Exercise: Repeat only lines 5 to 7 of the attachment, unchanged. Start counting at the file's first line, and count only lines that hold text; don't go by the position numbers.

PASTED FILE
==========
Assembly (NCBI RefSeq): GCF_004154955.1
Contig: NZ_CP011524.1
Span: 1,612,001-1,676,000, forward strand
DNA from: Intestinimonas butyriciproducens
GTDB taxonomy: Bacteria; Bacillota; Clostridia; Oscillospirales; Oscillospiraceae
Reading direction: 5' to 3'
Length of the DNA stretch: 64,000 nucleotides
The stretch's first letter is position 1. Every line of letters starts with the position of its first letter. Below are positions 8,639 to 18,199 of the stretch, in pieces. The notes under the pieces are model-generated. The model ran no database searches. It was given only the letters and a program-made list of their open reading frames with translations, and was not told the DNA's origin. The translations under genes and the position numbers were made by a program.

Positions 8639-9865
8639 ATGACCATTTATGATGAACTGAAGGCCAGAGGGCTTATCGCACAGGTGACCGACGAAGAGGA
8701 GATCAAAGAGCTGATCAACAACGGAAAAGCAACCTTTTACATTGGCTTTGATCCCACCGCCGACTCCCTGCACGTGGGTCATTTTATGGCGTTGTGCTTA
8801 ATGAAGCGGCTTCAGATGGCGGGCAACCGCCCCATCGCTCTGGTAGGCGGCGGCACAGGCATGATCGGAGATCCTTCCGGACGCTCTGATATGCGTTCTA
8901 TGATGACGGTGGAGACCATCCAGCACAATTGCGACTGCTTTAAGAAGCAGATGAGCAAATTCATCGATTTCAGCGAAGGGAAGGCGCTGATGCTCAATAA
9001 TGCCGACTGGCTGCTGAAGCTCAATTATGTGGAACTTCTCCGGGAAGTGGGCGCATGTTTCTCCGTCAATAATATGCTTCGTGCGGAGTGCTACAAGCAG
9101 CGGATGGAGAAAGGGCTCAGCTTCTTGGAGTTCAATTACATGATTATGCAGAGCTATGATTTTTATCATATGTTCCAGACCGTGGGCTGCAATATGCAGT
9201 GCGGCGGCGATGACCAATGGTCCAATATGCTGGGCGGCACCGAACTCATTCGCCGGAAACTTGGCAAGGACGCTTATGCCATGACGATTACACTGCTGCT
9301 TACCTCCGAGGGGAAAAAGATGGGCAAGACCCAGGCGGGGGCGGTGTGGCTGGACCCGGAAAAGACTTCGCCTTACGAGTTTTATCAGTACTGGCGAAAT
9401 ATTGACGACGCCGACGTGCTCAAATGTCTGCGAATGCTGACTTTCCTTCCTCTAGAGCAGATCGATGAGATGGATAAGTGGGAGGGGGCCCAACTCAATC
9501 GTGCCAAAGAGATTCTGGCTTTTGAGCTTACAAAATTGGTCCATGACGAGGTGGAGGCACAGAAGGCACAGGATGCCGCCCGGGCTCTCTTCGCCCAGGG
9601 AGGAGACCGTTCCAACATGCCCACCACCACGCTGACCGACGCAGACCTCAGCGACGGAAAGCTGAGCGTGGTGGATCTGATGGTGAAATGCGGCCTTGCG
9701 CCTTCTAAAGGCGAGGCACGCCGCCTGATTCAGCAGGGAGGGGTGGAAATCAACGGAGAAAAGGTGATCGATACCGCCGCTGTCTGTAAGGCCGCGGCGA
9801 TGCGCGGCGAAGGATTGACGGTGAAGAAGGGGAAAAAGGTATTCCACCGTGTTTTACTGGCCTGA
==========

GTDB taxonomy: Bacteria; Bacillota; Clostridia; Oscillospirales; Oscillospiraceae
Reading direction: 5' to 3'
Length of the DNA stretch: 64,000 nucleotides